“There simply isn’t this huge early-30s drop-off that is widely accepted as a fact of life for catchers. The existence of a huge cliff at which productive catchers simply turn into useless backups isn’t supported by the data. Like players at all other positions, catcher aging is a mostly linear downwards trend, and there just aren’t certain ages at which player performance gets exponentially worse.”

Cameron illustrated this with a graph he pulled from Jeff Zimmerman of Fangraphs:

Jeff Zimmerman’s Catcher Aging Curve

Again, Yasmani Grandal will be entering his age 31 season. He just posted his second-best fWAR season to date. He has not posted an fWAR below 4.1 since 2015. Grandal has been consistently terrific through is peak years and is the epitome of a productive catcher. He is now approaching the decline phase of his career, but just like Dave Cameron said, he is not likely to fall off the cliff, especially since he has been relatively healthy throughout his career.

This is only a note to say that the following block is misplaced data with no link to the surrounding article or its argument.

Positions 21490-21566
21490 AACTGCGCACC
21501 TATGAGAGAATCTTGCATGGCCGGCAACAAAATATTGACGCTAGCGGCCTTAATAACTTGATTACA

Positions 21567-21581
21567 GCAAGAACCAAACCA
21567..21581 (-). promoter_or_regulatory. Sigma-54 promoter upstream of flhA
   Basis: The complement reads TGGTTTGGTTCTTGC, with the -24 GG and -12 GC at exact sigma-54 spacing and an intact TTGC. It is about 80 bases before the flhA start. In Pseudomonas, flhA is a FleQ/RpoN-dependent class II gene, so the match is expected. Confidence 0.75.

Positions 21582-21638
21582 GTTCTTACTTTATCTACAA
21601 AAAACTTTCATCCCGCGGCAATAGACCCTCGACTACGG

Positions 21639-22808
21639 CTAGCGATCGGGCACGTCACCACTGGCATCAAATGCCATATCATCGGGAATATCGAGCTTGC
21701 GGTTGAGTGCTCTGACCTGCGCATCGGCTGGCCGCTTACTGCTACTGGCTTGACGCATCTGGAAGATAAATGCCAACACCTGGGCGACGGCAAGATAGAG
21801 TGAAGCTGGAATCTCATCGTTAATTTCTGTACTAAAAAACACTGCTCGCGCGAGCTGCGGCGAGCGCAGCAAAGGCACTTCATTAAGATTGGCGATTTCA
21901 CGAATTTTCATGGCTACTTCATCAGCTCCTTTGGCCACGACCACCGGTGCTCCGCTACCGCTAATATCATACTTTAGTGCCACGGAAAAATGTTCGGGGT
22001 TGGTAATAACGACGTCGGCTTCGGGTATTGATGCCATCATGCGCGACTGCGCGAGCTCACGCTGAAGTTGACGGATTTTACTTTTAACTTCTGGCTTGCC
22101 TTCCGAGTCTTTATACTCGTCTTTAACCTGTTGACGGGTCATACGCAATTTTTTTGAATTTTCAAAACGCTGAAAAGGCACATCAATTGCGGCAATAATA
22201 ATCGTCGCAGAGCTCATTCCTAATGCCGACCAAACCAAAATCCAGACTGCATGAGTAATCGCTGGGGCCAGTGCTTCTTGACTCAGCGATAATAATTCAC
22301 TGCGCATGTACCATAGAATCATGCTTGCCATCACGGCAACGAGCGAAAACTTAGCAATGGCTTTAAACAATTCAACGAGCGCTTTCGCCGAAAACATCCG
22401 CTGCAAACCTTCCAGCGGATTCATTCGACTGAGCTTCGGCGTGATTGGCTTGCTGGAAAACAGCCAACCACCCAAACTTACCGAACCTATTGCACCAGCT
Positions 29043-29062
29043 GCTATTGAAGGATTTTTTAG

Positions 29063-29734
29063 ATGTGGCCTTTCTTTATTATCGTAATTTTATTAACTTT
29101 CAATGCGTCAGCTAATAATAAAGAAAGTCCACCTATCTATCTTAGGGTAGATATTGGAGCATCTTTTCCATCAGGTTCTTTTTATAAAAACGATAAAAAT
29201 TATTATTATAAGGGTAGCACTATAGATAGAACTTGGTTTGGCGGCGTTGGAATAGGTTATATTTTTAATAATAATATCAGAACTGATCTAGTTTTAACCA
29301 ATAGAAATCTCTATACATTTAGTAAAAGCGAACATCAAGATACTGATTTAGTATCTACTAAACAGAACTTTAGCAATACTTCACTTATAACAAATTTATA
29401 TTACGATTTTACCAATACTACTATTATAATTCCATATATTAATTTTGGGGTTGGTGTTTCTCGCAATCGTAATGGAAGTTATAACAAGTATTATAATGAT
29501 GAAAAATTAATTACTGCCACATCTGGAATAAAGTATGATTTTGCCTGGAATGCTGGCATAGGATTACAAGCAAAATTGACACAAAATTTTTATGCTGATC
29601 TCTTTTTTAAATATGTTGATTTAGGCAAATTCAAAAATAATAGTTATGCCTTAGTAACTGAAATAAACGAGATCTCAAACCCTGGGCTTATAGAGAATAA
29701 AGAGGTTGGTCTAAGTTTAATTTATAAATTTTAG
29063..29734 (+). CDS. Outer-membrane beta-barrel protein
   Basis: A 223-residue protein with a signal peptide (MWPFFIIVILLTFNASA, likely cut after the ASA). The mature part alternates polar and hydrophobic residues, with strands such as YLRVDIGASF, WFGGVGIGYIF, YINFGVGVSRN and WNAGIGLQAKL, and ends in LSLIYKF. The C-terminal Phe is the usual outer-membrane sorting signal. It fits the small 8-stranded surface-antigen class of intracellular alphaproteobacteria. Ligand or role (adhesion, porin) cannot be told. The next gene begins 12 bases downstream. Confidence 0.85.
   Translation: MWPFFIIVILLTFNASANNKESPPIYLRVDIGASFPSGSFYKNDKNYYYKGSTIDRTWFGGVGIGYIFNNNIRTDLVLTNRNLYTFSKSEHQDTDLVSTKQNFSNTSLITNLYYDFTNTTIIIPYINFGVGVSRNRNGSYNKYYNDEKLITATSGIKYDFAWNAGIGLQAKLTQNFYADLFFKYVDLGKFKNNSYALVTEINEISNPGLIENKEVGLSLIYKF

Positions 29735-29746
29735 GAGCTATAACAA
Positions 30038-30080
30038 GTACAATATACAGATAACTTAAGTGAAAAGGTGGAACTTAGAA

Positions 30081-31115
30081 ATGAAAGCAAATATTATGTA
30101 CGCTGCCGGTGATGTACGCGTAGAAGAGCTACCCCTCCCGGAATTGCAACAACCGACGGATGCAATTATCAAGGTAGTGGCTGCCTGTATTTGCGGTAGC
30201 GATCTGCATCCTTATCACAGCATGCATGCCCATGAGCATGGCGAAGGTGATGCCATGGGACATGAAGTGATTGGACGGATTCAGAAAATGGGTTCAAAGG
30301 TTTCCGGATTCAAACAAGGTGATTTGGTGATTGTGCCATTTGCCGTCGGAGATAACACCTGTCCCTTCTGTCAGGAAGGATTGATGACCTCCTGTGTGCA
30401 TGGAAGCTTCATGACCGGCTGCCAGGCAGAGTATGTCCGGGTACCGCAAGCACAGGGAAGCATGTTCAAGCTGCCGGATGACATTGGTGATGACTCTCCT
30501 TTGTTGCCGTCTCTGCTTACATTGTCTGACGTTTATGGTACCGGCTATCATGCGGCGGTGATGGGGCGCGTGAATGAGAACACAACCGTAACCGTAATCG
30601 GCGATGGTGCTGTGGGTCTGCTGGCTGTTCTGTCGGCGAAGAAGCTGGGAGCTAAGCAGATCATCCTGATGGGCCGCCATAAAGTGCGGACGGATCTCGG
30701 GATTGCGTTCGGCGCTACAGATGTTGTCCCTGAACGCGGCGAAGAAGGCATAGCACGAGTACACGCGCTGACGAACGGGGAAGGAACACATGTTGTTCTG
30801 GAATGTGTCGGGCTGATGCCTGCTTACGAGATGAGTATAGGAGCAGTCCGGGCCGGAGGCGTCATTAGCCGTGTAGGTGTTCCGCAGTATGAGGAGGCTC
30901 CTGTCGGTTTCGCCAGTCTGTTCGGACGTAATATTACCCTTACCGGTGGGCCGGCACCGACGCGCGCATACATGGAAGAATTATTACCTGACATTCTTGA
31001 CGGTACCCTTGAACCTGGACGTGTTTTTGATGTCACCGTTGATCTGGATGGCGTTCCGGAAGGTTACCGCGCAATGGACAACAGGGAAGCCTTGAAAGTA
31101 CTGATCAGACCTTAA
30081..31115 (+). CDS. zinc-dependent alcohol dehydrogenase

Based on the graph above, Grandal should have begun his steady decline around age 28-29, yet he performed as well as ever at age 30. Cameron goes on to points out that a fall off should be about -0.5 WAR per season. That is obviously not a hard and fast rule, and productive players like Grandal have further to fall before they are no longer contributing. As the graph above illustrates, catchers normally decline like every other positional player up to the age of 32. Interestingly at that point, catchers actually age better than other position types, which likely makes them a better value than other position types to sign into their late careers.

Something else to ponder is the fact that only five active catchers have posted better fWAR since 2010 than Mr. Grandal — Buster Posey, Yadier Molina, Jonathan Lucroy, Russell Martin, and Brian McCann. Couple that with the number of games he has played versus these other catchers in that same period, and his numbers are even more remarkable.